Remember the AMG-Ducati deal made at the 2010 Los Angeles auto show last month? A partnership of like-minded brands, albeit on two wheels and four. Daimler marketing types reckon that buyers of its AMG go-faster cars could in many instances be equally interested in go-faster motorbikes of the sort Ducati specialise in, and vice versa.
Thing is, it’s sounding now like Mercedes could be preparing to buy Ducati outright.
We have no solid evidence of a deal being imminent, but there are enough whispers in Stuttgart and Italy that our news radar are pricked firmly up. Call it a well informed hunch. Which got us thinking...
Why Merc should be interested in making bikes
Ducati is owned by Performance Motorcycle Spa, a firm set up by Italian venture capital company Investindustrial. Such financial vehicles are interested in turning companies around and selling for a juicy profit. And not many buyers have pockets as deep as Daimler’s.
Buying Ducati could be a wise move for Daimler. Most major car companies are crystal ball gazing, trying to tell what sort of mobility we want in future. And many are probing new kinds of vehicles, some with two wheels, others quite unlike anything you or I would call a car.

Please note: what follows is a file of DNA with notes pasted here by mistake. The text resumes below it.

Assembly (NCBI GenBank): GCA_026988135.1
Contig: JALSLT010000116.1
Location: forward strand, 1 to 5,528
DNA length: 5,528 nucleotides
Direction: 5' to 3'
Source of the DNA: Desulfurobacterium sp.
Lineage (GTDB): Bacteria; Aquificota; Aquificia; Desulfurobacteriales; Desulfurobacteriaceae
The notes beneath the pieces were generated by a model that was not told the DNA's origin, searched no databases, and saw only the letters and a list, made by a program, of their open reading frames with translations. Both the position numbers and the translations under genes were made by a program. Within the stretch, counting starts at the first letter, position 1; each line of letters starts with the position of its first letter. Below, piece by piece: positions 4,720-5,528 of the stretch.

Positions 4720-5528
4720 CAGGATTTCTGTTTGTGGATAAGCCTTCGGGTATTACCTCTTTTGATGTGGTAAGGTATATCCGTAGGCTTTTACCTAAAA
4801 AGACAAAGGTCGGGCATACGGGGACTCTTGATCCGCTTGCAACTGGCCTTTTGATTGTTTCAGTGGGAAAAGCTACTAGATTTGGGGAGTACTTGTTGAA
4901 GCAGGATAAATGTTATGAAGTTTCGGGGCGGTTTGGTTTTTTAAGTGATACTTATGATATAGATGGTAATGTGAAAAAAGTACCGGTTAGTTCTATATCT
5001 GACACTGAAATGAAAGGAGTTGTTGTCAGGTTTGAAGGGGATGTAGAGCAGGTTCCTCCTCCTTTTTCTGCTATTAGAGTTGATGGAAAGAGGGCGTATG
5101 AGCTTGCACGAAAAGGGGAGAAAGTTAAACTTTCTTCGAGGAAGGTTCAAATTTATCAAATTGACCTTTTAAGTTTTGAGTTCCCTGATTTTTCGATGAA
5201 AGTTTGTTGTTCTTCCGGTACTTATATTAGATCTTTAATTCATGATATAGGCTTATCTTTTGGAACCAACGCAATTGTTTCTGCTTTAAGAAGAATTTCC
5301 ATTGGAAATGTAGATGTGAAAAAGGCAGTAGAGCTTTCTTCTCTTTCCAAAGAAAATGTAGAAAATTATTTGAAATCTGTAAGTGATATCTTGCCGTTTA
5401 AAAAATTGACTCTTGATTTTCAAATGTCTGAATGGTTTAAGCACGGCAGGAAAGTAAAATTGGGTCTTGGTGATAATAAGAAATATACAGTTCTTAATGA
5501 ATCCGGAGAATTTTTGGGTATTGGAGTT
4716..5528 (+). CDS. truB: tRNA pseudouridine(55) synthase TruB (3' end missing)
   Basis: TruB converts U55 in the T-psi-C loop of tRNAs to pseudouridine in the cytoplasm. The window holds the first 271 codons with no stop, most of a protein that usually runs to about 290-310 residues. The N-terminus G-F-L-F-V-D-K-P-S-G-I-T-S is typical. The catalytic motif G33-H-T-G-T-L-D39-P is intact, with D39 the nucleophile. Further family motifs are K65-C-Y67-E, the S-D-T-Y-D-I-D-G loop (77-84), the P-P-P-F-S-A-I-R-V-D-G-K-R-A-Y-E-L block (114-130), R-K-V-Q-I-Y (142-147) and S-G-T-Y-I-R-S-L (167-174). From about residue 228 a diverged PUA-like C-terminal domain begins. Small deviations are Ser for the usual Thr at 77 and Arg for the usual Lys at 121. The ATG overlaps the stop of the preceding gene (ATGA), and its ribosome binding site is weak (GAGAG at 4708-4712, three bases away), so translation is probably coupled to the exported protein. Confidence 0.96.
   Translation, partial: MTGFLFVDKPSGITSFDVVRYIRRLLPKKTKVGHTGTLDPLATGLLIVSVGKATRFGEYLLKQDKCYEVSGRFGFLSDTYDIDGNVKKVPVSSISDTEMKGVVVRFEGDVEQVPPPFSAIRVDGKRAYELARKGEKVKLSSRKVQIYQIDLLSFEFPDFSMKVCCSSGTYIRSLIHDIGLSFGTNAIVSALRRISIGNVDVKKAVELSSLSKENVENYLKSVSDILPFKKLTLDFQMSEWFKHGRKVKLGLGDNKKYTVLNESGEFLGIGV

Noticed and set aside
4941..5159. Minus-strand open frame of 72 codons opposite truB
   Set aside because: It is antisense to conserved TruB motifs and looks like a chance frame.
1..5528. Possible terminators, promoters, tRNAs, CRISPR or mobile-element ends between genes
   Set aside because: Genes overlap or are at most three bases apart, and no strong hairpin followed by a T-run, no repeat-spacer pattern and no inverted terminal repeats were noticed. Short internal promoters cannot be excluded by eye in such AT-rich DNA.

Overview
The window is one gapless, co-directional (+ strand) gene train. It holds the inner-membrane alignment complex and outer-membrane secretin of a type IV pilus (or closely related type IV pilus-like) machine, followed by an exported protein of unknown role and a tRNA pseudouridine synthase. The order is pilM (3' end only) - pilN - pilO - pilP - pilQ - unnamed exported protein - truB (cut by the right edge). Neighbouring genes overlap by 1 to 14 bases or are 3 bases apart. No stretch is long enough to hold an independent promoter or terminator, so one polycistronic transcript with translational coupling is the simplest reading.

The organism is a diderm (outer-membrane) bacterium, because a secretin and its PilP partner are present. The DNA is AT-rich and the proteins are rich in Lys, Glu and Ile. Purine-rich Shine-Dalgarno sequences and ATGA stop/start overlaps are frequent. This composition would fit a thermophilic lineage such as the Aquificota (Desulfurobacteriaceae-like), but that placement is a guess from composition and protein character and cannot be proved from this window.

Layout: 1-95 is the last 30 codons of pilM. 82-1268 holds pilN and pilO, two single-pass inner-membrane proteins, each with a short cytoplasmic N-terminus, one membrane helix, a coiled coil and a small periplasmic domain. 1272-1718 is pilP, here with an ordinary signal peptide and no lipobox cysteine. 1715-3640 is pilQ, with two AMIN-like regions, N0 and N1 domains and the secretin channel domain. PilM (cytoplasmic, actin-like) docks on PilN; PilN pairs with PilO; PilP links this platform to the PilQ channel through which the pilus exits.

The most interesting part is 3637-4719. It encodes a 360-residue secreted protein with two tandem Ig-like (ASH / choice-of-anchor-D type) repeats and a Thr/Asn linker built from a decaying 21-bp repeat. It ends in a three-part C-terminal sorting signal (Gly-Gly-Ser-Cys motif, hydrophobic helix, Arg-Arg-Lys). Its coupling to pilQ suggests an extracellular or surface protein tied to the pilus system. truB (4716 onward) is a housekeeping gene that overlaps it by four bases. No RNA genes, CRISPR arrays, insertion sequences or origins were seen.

Daimler offshoot Smart showed the electric E-Scooter at the 2010 Paris motor show year, alongside rival BMW’s Mini Scooter E-Concept. These aren’t mere idle guesswork. Product planners know that urban scooters, or variations thereupon, will form an important plank of future mobility.
The motorcycle angle
Our colleagues over at MCN, Britain's premier motorcylce newspaper, have heard the same rumours. Sounds like the Daimler-Ducati alliance could be gaining momentum.
The co-opeartion between AMG and Ducati has begun as joint marketing activities. AMG will sponsor the Ducati MotoGP Team and at AMG events participants will be offered the chance to ride Ducati motorbikes, while Ducati owners will increasingly see AMG products at their events.
Ola Källenius, CEO of Mercedes-AMG GmbH, called it a 'long-term co-operation to help us jointly access new customer groups.'